3. Some of my friends have mentioned being freaked out by the big wide open spaces out west. My niece and younger nephew came up here a couple years ago from New York and part of their trip was via road from Prescott, AZ to Price, UT. They couldn't believe how much NOTHING there was and how little green was included in that! I grew up in SoCal, but spent plenty of time in AZ and made quite a few road trips from SAN to PHX and Prescott. I've since lived in NV and now UT. I like the wide open spaces, but I'll admit to getting a bit freaked out in too big a city where I can't see too far ;)

    1. I got used to them after a while.

      Then Louisiana freaked me out. Too many trees, not enough sky.

  4. It is said that all West Texas needs is a little cool water and a few good people. Of course, that's all Hell needs too.

    1. I've heard that someplace. (Probably not from a West Texan though...)

  5. I'm often puzzled by the lure of Interstate 25 for people traveling to Texas. Guess it is the comfort of four lanes. From Amarillo go North on Highway 287 to Limon, CO. Go North on SH71 to Brush, CO. From Brush, West on I-76 to Wiggins, West on SH 34 to Greeley. If your destination is Ft Collins, stay on 34 to I-25. If your destination is Wyoming, from Greeley go North on US 85. Shorter, faster, and, for me, less tiring. Just remember you drive 48 miles or so in Oklahoma and the Oklahoma State Patrol are wicked good. (Mr Maytag, you are just eight miles from Texas. Do you think you can stay within the speed limit for eight miles?)

    1. While I've never had the occasion to take that particular route, I'm with you on avoiding interstates when possible. The only exception is I-10 W to El Paso. Posted speed limit is 80. Most folks do about 85.
      When I drive to San Antonio, I take TX-16, picturesque, little traffic and I seem to arrive at about the same time a lot less stressed.

    2. The interstates are faster. I have no desire to slow down for every small town along the old state roads.

    3. Agree in general. That said, there is no good Interstate route Dallas-Denver. Most truckers take the route I described. It also avoids the whole Pueblo to Fort Collins mess that is I-25, especially North from the Springs to past Northglenn.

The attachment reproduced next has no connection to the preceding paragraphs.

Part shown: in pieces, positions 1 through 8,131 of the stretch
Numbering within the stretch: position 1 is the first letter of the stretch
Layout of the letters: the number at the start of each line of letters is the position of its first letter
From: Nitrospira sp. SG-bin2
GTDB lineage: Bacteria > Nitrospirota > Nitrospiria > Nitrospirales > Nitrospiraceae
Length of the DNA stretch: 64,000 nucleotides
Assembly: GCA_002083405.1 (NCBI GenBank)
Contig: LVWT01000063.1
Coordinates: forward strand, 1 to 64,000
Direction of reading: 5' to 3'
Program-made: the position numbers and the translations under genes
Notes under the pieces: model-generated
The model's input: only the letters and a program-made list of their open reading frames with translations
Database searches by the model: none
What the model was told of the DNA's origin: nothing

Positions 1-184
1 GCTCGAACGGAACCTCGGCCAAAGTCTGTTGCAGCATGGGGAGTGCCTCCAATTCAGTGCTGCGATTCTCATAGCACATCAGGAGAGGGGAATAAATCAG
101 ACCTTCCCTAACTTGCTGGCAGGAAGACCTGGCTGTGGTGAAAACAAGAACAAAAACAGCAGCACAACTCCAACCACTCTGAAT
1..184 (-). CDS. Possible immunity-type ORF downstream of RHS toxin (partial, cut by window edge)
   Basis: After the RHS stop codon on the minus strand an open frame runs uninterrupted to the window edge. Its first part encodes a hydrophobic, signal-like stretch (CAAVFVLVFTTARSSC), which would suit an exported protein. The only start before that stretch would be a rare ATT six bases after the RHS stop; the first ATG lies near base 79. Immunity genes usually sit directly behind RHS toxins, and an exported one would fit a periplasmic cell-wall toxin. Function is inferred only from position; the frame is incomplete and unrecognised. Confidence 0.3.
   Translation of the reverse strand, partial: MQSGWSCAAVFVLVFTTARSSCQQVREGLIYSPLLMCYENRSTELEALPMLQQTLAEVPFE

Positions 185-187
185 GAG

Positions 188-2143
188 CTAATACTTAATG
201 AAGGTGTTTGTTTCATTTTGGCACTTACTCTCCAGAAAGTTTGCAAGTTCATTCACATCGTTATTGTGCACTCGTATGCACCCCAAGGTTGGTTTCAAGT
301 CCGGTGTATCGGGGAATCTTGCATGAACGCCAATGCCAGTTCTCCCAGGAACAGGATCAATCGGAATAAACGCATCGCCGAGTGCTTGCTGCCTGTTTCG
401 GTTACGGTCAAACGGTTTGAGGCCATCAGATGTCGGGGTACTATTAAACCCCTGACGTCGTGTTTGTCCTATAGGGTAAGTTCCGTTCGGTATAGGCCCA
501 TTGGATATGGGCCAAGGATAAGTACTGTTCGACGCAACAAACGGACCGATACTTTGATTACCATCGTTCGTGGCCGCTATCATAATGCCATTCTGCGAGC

4. There are very few North to South interstates out west from what I recall.

      Most of the big roads go east and west. Again, if I remember correctly.

      Back in 1987 the only really messy part of I-25 was around Denver, unless you counted the frost heaves going into Cheyenne.

    5. Not exactly. From West to East. I-5 San Diego to Seattle. I-15 LA to Great Falls. I-25 El Paso to Casper. I-35 Laredo to Duluth, I-45 Houston to Dallas. I-55 New Orleans to Chicago. There are a few shorter connector N-S Interstates In there also. Then you get "back East" with I-65, 75, 85 and that godawful I-95 the world's longest traffic jam.

    6. I-95 is bad in two places for me, all of Connecticut and all of New Jersey.

      Hhmm, rather a lot really.

    7. For me, I-95 was bad from DC to Florida.

    8. Never been that way, always headed south into Delaware.

  6. Here's an unfinished tale of a cross-country road trip I took once upon a time. I made it from Oakland, CA to Camden, NJ in just about 4 days time. (Some day I'll craft a finish to this story. Just know that the stop in Rock Island was welcome and one of the best things ever to happen to me.)

    1. That's an excellent tale. You simply must finish it someday!

  7. Driving the West has it's moments.
    My first experience driving in "winter" weather was in April '65.
    A friend and I went to South Shore Tahoe on spring break in my '57 Chevy.
    Somehow, we did have chains.
    It started to snow just east of Placerville and the closer we got to the divide, the worse it got.
    About 15 miles west of the summit the Chains Required signs appeared.
    Mine was the second vehicle they stopped.
    Everything went just fine until we reached Echo Summit (elev. 7382) and started down Meyers Grade.
    We'd caught up to a number of vehicles without chains, that were backed up behind a tractor trailer running on his jake brake.
    Those cars and pickups (particularly the pickups) were all over the road because they had to continually brake to keep from catching the big rig.

    My only other "real" experience driving in such weather was after an October Blizzard on Rabbit Ears Pass.
    Why it was decided I should drive is beyond my comprehension.

    1. Chains, I loved the sound of chains on the car when I was a kid.

      Dad? Not so much...

  8. We train across country to San Diego in a week or two and then we drive back. At our own pace. I'm looking at a middle country approach like the last time but this time in winter. If the weather is bad, I'll take the usual southern winter route and drive through Texas. I don't want to. I'd rather drive up Las Vegas from San Diego and strike out west to Denver and then head up to 80 but if it looks ugly, we're going south and driving up from the soft underbelly of the south. I'm voting for a clean start from Key West!

    1. Can't go wrong with Key West.

      But yeah, I-80 can be iffy in the dead of winter. (Is it the "dead of winter" yet?)